of deities; indeed the Sanskrit Dyaus pitar, Gk.

Zeus patter, Lat. Juppiter or Diespiler are almost

alone, and express the idea of the heaven god. In

other religions also the god of the heaven appears

to be the earliest, and in later times the chief deity.

The original Indo Germanic deities must have been

few, though comparison of Iranian and Indian con­

ceptions shows a larger number common to both,

but with many changes introduced. Dyaus is in

India replaced by Varuna, in Persia by Ahura

Mazda, " the living " or " wise lord," and alongside

this highest god in both countries are six other

deities closely connected with him. In historic

times all the Indo Germanic peoples developed rich

pantheons which included not only nature deities,

but personifications of ethical and religious ideas.

Even in the Vedas the original nature sources of

some of the deities are partly forgotten in an ethical

or religious relationship, and this is true of the other

branches of the family in historic times. Even in the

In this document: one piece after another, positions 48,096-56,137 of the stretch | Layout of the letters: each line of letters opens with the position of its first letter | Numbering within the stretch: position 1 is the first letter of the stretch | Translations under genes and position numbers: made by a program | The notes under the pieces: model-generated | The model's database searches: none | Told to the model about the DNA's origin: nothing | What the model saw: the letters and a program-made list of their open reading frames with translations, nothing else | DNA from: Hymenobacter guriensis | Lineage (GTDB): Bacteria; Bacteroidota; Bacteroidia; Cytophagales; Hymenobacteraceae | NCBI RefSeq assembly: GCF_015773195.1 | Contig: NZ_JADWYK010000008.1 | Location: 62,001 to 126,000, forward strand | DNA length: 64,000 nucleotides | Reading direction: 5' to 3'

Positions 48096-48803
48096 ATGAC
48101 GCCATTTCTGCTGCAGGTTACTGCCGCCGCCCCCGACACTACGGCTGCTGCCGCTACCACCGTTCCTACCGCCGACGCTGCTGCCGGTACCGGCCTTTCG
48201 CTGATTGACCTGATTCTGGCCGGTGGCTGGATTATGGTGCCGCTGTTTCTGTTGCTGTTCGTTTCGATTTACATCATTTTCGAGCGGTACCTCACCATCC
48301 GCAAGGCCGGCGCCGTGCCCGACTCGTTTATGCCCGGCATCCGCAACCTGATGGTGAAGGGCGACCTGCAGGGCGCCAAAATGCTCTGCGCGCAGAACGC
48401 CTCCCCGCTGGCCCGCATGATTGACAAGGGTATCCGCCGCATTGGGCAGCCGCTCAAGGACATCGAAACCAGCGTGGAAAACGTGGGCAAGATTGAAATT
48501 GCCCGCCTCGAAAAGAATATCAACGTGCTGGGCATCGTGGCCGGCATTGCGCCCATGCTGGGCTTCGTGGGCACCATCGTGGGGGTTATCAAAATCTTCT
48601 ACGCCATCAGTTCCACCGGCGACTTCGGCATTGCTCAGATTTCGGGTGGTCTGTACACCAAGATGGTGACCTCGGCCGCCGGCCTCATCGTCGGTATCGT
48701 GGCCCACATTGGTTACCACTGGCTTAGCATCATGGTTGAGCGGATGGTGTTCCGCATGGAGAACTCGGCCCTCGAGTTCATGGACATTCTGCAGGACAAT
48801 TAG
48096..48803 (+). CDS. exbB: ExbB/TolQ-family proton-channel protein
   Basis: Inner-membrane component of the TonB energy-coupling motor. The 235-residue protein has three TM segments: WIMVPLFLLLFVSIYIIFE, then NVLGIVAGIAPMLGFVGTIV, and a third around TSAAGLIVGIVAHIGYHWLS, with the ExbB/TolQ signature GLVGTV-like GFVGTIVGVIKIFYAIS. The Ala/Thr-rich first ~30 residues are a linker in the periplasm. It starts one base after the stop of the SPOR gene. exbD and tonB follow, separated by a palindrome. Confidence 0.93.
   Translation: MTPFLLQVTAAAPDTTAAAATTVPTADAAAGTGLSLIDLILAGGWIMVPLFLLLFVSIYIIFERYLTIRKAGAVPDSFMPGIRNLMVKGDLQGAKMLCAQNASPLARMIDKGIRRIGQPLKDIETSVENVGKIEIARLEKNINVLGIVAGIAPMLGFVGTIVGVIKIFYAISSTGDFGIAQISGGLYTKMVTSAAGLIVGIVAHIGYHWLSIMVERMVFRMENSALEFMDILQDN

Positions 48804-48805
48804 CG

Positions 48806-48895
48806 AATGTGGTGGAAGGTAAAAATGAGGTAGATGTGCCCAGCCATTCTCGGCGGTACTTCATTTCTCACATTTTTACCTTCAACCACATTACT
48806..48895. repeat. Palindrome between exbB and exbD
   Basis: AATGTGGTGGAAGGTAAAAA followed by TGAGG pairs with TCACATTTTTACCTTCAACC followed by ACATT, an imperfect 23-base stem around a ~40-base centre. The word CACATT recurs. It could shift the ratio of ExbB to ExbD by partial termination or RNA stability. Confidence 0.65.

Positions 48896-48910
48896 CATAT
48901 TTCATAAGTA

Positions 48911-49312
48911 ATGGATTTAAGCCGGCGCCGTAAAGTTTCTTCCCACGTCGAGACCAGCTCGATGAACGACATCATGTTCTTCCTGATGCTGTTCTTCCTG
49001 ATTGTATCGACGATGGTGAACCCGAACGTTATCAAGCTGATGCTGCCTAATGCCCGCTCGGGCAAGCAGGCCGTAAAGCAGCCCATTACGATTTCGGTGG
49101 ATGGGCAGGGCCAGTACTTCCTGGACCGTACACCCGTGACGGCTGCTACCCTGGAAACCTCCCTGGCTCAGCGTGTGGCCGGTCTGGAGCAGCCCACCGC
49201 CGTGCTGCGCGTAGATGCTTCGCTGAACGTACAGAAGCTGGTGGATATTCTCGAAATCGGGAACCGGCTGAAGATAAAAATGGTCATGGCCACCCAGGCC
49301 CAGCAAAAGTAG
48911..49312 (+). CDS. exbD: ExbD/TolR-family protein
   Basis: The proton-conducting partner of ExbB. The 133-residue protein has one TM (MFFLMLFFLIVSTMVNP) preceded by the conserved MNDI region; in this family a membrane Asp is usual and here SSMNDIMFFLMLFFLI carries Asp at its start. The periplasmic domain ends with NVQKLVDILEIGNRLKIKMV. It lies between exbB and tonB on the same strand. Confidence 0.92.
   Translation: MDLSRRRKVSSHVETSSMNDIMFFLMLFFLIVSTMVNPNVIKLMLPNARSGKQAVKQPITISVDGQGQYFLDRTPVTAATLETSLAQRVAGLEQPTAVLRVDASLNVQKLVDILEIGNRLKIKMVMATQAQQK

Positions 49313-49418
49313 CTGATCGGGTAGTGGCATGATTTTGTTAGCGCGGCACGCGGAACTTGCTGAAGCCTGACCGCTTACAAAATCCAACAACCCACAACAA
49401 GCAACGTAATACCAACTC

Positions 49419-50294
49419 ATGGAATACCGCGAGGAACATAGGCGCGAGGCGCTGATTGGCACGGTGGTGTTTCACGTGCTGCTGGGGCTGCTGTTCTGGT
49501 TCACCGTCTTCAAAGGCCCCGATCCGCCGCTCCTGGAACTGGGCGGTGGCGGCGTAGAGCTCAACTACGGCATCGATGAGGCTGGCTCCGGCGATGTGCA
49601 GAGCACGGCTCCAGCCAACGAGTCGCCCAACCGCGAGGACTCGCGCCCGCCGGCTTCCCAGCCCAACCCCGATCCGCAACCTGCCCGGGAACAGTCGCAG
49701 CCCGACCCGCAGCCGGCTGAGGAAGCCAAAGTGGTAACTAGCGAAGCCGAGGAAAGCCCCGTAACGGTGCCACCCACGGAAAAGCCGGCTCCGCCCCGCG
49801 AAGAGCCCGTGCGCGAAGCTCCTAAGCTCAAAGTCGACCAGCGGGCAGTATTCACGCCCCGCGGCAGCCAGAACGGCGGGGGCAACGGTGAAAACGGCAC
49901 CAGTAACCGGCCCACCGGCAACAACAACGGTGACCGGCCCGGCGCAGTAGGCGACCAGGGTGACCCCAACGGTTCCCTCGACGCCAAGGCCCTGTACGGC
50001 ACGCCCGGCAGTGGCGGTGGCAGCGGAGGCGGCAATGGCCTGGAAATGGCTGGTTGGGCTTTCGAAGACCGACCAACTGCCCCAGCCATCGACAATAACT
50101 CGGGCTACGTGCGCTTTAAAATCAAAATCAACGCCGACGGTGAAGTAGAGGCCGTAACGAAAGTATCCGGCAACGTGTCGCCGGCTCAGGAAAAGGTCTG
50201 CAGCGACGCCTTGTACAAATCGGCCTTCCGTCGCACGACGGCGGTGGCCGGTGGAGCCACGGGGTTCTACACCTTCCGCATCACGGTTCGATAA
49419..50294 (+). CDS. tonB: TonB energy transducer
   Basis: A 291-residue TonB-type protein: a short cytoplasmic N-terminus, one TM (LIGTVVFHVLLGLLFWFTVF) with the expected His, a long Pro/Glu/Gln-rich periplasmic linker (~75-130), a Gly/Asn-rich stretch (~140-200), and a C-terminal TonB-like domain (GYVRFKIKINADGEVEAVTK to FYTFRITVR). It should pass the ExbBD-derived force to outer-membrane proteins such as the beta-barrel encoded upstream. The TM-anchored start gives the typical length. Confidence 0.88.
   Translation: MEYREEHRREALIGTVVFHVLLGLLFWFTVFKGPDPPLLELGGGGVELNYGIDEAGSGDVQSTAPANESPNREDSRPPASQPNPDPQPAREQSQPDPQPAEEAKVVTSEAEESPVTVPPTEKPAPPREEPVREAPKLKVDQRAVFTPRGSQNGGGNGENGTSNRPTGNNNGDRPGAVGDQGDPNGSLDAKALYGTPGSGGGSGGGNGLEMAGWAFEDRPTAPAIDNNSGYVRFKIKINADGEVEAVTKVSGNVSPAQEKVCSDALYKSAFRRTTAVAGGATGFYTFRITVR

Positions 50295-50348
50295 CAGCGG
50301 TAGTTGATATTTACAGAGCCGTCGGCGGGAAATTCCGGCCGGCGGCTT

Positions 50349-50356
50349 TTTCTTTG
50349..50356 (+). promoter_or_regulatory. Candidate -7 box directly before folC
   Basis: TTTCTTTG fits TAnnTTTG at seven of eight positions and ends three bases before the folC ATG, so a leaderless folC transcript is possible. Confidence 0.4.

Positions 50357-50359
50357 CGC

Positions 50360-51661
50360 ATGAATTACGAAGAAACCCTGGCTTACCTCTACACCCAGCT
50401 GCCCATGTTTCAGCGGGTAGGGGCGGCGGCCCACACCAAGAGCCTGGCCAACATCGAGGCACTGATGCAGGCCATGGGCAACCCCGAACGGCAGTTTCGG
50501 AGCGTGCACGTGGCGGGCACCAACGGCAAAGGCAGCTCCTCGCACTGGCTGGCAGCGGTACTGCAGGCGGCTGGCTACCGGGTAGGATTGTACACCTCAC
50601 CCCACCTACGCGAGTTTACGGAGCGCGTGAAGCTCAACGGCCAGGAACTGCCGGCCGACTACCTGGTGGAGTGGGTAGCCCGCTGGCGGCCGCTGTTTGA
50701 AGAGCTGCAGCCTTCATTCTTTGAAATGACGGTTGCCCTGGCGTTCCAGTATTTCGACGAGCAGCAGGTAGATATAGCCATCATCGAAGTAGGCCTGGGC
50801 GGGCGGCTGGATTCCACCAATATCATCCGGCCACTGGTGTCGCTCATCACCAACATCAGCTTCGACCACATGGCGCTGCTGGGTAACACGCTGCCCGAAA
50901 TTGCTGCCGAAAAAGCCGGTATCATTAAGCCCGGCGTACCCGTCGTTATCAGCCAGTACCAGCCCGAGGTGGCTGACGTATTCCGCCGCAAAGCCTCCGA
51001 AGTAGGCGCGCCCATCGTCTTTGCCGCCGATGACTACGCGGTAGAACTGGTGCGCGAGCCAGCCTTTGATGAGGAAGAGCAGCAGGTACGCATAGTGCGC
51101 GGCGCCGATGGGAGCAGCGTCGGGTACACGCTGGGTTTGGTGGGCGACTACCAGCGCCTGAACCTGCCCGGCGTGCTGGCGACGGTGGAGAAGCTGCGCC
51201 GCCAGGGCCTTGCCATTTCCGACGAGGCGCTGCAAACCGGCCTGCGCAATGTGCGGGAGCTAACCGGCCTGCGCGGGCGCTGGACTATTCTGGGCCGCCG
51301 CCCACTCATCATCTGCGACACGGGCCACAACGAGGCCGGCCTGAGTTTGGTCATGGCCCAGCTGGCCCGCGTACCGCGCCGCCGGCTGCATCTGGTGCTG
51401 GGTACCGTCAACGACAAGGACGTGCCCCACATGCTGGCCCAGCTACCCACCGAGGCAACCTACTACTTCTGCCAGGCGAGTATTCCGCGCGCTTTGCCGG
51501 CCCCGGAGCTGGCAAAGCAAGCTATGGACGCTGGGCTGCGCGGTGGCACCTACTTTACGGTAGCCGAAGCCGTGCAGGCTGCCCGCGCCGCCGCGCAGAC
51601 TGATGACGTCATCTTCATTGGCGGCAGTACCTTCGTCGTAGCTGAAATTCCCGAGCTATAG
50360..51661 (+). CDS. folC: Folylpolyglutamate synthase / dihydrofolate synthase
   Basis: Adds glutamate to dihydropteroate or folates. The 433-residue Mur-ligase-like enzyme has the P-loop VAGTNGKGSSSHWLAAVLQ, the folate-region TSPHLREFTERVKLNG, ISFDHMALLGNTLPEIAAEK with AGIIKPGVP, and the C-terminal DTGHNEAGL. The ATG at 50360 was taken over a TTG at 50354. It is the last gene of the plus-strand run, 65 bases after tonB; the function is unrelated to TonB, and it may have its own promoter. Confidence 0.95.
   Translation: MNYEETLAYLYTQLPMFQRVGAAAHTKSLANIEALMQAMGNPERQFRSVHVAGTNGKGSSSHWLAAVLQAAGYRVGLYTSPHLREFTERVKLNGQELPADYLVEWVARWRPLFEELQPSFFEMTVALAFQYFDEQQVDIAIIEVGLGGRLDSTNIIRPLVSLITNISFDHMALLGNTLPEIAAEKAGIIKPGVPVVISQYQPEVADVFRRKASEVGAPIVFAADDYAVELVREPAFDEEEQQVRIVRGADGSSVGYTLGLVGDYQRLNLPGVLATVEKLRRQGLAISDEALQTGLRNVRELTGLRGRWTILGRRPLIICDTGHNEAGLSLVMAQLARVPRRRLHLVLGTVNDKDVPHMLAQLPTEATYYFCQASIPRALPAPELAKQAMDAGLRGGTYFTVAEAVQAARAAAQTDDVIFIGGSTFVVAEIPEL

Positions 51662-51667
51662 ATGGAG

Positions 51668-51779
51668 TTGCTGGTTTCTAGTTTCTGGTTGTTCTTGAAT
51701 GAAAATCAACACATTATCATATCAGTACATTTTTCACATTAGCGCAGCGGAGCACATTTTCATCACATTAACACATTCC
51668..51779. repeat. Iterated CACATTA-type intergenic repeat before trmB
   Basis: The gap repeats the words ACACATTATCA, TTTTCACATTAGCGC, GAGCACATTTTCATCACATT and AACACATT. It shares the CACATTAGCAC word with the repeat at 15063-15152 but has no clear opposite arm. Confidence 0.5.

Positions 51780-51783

case of original nature deities it may not be held that

that was the only idea present and that no ethical re­

lations were conceived; indeed the ethical was often a

result of the phase of natural relationship to the world

represented by a particular deity, as in the case of a

god of light who battled with the powers of darkness.

Polytheism seems to have come about through

gaining in nature a conception of deity followed by a

differentiation of natural phenomena

;. Develop  and specialization of functions of the

ment of powers conceived as producing them.

Polytheism. This is confirmed by the fact that, often

several gods are found connected with

the same phenomena, as when in India, Surya,

Pushan, Vishnu, Tvashtar, Savitar, and Vivasvant